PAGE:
Port Townsend OKs its budget for 2024

Reflects more than $60 million in expenses

PORT TOWNSEND — The Port Townsend City Council approved a $60.8 million budget for 2024 on Monday evening, drawing nearly $2 million in reserve funds to balance expenses.

The budget, approved unanimously by council members, allocates the more than $60 million across the city’s seven funds while total revenues amount to just over $59 million. The city’s total ending fund balance for 2023 was $27.3 million and the projected ending fund balance for 2024 is $25.5 million across all funds.

“Unlike federal budgets, a local budget must be balanced,” said Director of Finance and Technology Services Connie Anderson. “That means we have to have an actual revenue source in order to put an item in the budget.”

Also Monday, the council made permanent two tax increases to the city’s sewer and solid waste utilities that were set to expire on Dec. 31.

The city imposes an 18 percent utility tax on the revenues of the storm and surface water; water system and sewer utilities and 1.5 percent of that tax was set to expire at the end of the month.

Similarly, a 2 percent tax on the city’s 22 percent tax on revenues of the solid waste utility was set to expire at the same time. Rather than extend those tax increases another two years, the council voted to extend the increases indefinitely.

“This is unquestionably a regressive tax,” Mayor David Faber said. “That is unfortunately what we are left with now until the state allows us to adopt a more progressive form of taxation. We are in a bind to pay for basic services, so this is unfortunately the best option.”

The city’s general fund is allocated for $15.9 million in expenses for 2024 with $14.4 million in revenues. An additional $486,000 will be used from the city’s fund balance to put seed funding toward a facilities fund to help the city better deal with maintenance needs.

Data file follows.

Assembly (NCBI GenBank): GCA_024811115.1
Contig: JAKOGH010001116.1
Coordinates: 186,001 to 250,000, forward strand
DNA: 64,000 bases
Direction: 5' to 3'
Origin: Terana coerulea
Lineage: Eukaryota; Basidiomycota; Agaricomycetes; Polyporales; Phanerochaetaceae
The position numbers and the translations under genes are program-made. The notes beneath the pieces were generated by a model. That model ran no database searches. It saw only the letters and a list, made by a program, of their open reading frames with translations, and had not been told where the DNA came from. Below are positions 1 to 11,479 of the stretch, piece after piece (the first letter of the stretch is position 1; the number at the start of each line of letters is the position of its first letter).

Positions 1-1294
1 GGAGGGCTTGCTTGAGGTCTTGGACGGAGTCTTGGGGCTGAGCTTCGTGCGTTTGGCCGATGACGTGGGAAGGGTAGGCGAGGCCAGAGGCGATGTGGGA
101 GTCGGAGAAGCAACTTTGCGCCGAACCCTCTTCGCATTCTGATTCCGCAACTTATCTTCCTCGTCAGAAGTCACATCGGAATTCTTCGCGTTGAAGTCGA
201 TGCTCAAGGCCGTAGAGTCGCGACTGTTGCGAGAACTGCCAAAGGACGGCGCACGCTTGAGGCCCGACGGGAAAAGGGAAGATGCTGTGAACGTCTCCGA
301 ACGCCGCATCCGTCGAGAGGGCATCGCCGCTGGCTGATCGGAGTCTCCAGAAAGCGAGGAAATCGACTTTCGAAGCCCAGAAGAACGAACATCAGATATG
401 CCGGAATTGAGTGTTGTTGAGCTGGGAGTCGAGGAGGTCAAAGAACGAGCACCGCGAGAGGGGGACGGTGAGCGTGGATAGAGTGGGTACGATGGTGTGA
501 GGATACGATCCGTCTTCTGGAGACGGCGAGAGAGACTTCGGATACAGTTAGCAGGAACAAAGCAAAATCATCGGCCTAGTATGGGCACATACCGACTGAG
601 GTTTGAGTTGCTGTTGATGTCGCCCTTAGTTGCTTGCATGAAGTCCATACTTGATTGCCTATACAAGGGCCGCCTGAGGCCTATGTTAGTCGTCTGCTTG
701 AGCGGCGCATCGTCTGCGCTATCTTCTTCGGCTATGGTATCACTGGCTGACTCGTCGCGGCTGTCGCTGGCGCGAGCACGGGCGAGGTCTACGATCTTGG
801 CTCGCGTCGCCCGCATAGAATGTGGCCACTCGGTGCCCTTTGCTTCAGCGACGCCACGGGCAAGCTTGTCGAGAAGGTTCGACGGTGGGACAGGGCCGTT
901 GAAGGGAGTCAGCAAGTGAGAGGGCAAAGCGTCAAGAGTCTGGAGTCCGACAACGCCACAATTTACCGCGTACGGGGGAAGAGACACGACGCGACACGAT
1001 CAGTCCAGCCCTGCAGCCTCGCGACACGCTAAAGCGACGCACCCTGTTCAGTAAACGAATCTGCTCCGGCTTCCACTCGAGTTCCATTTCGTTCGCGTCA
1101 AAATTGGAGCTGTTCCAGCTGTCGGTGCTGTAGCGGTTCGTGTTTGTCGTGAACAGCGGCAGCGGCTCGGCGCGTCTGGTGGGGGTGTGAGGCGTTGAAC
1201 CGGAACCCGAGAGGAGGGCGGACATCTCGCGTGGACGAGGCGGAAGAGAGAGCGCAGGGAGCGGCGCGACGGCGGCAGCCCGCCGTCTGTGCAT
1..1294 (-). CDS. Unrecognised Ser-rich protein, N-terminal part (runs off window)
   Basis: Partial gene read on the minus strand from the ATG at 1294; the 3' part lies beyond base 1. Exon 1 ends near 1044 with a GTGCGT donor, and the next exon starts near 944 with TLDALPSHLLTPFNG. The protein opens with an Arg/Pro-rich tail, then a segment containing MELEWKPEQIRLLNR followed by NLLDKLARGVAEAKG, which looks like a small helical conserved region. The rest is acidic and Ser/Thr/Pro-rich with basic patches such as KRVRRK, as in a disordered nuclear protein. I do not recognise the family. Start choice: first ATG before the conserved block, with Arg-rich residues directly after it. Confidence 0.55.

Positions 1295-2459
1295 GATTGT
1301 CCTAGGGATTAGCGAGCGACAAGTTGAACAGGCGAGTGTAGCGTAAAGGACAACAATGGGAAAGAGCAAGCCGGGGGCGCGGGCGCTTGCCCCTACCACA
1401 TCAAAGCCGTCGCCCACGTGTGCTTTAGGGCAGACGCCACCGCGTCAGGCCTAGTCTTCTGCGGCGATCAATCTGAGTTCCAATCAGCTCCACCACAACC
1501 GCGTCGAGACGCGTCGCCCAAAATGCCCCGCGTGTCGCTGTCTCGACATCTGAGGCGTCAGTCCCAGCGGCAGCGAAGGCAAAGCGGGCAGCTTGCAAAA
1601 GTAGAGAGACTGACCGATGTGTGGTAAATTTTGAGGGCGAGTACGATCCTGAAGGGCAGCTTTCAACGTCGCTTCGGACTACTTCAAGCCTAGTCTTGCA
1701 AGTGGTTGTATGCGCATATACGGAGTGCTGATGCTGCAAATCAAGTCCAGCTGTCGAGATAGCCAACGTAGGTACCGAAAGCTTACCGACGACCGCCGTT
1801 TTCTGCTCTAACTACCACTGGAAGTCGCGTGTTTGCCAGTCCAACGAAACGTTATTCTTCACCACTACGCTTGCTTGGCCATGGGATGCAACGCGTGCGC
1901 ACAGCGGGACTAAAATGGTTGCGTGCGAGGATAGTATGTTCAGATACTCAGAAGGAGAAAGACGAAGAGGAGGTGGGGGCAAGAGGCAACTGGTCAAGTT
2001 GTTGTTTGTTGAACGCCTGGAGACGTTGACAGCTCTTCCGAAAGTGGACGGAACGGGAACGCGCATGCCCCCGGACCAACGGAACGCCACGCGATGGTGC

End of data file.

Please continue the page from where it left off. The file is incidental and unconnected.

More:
The city’s largest expenditure was from the enterprise fund, which covers revenue-generating services of the city such as sewer and water. That fund was budgeted for $23.3 million but projected to raise $23.9 million in revenues.

The city’s capital projects fund is budgeted for $6.1 million, mostly for streets, while bringing in $4.8 million in revenues.

The budget also included $1.9 million of the city’s remaining American Rescue Plan Act funding, which gave the city $2.7 million in 2022.

Council members asked few questions regarding the budget at the meeting and no public comment was given.

Council member Amy Howard noted the state law requiring local budgets to be fully balanced means many of the city’s needs do not appear on the annual budget.

“We have a hidden deficit that we cannot account for in this budget,” Howard said. “Critical unfunded needs don’t get a mention like they should.”

The city also raised its property taxes by the allowable 1 percent, but Faber noted that revenue was not enough to keep up with inflation in typical years at an average of 2 percent.

Inflation in the past three years has been particularly high, rising as high as 9.1 percent in 2022 and currently at 3.7 percent, according to the U.S. Bureau of Labor Statistics.

“The city’s revenue as a percentage of your income, of property values, et cetera, is going down over time,” Faber said.

“In the last few years, it’s been particularly problematic for the city even finding the money to keep the doors open and do the things that we have to do as a city, let alone the things that we’d like to do as a city, let alone the things we really should be doing, like our roads,” he said.

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Reporter Peter Segall can be reached at peter.segall@peninsuladailynews.com.

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